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HorseCrazyGirlForever
Group Title
Simplify the following roots. Please click on my question to see the problems because I have to draw it out. Thanks.
 one year ago
 one year ago
HorseCrazyGirlForever Group Title
Simplify the following roots. Please click on my question to see the problems because I have to draw it out. Thanks.
 one year ago
 one year ago

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HorseCrazyGirlForever Group TitleBest ResponseYou've already chosen the best response.0
dw:1356140871952:dw
 one year ago

zepdrix Group TitleBest ResponseYou've already chosen the best response.1
\[\huge \sqrt[3]{16}+5\;\sqrt[3]{54}\]Hmm so this is a bit tricky. We want to simplify the roots. So we need to find FACTORS of those numbers that are PERFECT CUBES. Examples of Perfect Cubes > 8, 27, 64, ...\[\huge 2 \cdot2\cdot2=8 \qquad \qquad 2^3=8\]
 one year ago

zepdrix Group TitleBest ResponseYou've already chosen the best response.1
Since neither of our numbers is larger than 64, we'll be trying to find factors of 27 or 8 under the roots.
 one year ago

zepdrix Group TitleBest ResponseYou've already chosen the best response.1
\[\huge \sqrt[3]{16} \quad \rightarrow \sqrt[3]{\color{orangered}{2}\cdot \color{orangered}{8}}\]Understand how I did the first part? :D
 one year ago

HorseCrazyGirlForever Group TitleBest ResponseYou've already chosen the best response.0
Yes.
 one year ago

zepdrix Group TitleBest ResponseYou've already chosen the best response.1
\[\huge \sqrt[3]{\color{orangered}{2}\cdot\color{orangered}{8}} \qquad = \qquad \sqrt[3]{\color{orangered}{2}}\cdot \sqrt[3]{\color{orangered}{8}} \qquad = \qquad \sqrt[3]{\color{orangered}{2}}\cdot 2\]
 one year ago

zepdrix Group TitleBest ResponseYou've already chosen the best response.1
Have any ideas for the second one? :)
 one year ago

HorseCrazyGirlForever Group TitleBest ResponseYou've already chosen the best response.0
So you are trying to break it down as much as possible?
 one year ago

zepdrix Group TitleBest ResponseYou've already chosen the best response.1
Not AS MUCH AS POSSIBLE. We certainly could have broken the 8 down a little further, into 4*2, and then into another 2*2*2.. But that wouldn't have helped us. We're trying to break down the number into a perfect cube. 8 is a perfect cube, so we were able to break it down to 8 nicely.
 one year ago

HorseCrazyGirlForever Group TitleBest ResponseYou've already chosen the best response.0
Ohhh I see! So the factor of 54 would be 27?
 one year ago

zepdrix Group TitleBest ResponseYou've already chosen the best response.1
Yah I think that works! 27*2 = 54
 one year ago

HorseCrazyGirlForever Group TitleBest ResponseYou've already chosen the best response.0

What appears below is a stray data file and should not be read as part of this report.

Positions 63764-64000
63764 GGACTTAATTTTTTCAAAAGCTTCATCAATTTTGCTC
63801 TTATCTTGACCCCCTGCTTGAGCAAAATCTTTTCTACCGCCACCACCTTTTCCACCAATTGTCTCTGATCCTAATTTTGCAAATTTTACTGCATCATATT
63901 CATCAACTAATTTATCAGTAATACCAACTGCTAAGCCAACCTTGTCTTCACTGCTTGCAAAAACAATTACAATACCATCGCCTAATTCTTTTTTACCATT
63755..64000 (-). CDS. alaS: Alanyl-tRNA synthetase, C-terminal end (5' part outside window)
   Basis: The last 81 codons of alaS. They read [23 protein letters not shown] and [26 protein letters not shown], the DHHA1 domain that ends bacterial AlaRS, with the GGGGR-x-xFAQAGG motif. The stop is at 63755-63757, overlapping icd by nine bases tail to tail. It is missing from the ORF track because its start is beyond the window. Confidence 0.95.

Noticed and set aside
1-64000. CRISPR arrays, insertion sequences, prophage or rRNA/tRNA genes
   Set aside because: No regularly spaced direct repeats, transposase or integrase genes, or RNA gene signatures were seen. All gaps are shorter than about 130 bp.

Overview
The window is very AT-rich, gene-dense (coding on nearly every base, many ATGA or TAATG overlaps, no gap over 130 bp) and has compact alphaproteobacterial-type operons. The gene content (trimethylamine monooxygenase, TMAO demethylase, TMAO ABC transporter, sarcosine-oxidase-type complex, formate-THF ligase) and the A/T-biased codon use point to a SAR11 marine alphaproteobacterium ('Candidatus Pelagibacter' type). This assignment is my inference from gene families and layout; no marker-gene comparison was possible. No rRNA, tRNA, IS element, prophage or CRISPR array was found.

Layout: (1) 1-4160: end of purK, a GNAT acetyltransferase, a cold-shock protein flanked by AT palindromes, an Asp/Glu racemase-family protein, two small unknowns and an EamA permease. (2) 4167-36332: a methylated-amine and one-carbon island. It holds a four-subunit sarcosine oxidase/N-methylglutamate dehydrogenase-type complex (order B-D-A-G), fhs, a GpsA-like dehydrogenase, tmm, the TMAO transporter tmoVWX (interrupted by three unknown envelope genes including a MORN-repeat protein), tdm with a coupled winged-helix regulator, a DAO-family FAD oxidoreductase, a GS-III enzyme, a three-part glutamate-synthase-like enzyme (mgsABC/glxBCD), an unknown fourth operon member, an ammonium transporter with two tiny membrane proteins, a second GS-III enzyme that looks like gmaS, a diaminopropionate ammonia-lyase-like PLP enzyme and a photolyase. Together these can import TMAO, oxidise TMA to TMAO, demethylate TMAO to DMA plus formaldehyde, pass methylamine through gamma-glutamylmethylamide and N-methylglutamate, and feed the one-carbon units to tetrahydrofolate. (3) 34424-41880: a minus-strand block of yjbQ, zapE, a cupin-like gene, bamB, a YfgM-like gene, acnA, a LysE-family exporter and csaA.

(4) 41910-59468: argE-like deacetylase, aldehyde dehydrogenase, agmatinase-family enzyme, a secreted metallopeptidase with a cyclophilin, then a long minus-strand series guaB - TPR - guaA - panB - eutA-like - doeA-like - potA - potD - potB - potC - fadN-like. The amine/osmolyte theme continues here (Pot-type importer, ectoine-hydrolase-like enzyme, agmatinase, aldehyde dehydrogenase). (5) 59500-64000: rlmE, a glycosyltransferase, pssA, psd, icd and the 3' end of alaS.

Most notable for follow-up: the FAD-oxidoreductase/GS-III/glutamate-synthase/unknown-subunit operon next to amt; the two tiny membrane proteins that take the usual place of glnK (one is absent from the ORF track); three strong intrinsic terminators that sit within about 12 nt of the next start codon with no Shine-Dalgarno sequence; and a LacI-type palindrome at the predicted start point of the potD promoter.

Awesomeness!
 one year ago

HorseCrazyGirlForever Group TitleBest ResponseYou've already chosen the best response.0
So it would just be written like that?
 one year ago

zepdrix Group TitleBest ResponseYou've already chosen the best response.1
\[\huge \sqrt[3]{54}\qquad =\qquad \sqrt[3]{\color{royalblue}{2}\cdot \color{royalblue}{27}}\qquad = \qquad \sqrt[3]{2}\cdot 3\]That part make sense? We have a little bit more work to do on this one.
 one year ago

HorseCrazyGirlForever Group TitleBest ResponseYou've already chosen the best response.0
I understand the first part, but I don't under stand how 2*27 turns into 2*3...
 one year ago

zepdrix Group TitleBest ResponseYou've already chosen the best response.1
\[\huge \sqrt[3]{\color{royalblue}{2}\cdot \color{royalblue}{27}}\]From here, remember that you can split up the root if you want. So we'll write it like so,\[\huge \sqrt[3]{\color{royalblue}{2}}\cdot \sqrt[3]{\color{royalblue}{27}}\] From here, we just need to remember that 27 is a perfect square.\[\huge 3^3=27\]
 one year ago

zepdrix Group TitleBest ResponseYou've already chosen the best response.1
So taking the cube root of 27 should give us 3.
 one year ago

HorseCrazyGirlForever Group TitleBest ResponseYou've already chosen the best response.0
Oh okay.
 one year ago

zepdrix Group TitleBest ResponseYou've already chosen the best response.1
So our problem has simplified to this,\[\huge \sqrt[3]{16}+5\;\sqrt[3]{54} \qquad \rightarrow \qquad 2\sqrt[3]{2}+5(3\sqrt[3]{2})\]
 one year ago

HorseCrazyGirlForever Group TitleBest ResponseYou've already chosen the best response.0
Okay I understand all of that. So how would I solve the rest?
 one year ago

zepdrix Group TitleBest ResponseYou've already chosen the best response.1
Let's multiply the 3 and 5 out.\[\huge 2\sqrt[3]{2}+5(3\sqrt[3]{2}) \qquad =\qquad 2\;\sqrt[3]{2}+15\;\sqrt[3]{2}\] From here, you might notice that we have similar terms. Sure, they're kinda ugly but they should combine nonetheless.\[\huge 17\; \sqrt[3]{2}\]
 one year ago

zepdrix Group TitleBest ResponseYou've already chosen the best response.1
If this part is confusing you, maybe think of the cuberoot 2 as something simpler, like x.\[\huge 2x+15x=17x\]
 one year ago

HorseCrazyGirlForever Group TitleBest ResponseYou've already chosen the best response.0
Awesome! Thank you so much! I have a few more, could you please help me with those to?
 one year ago

zepdrix Group TitleBest ResponseYou've already chosen the best response.1
Close this thread, open a new one. In the description somewhere, type @zepdrix It will give me a little popup, so I can easily find your question. There are lots of good helpers on here. So if I can't get to your question I'm sure someone can. But yah I'll come take a look ^^ heh
 one year ago

HorseCrazyGirlForever Group TitleBest ResponseYou've already chosen the best response.0
Okay! Thank you so much!
 one year ago
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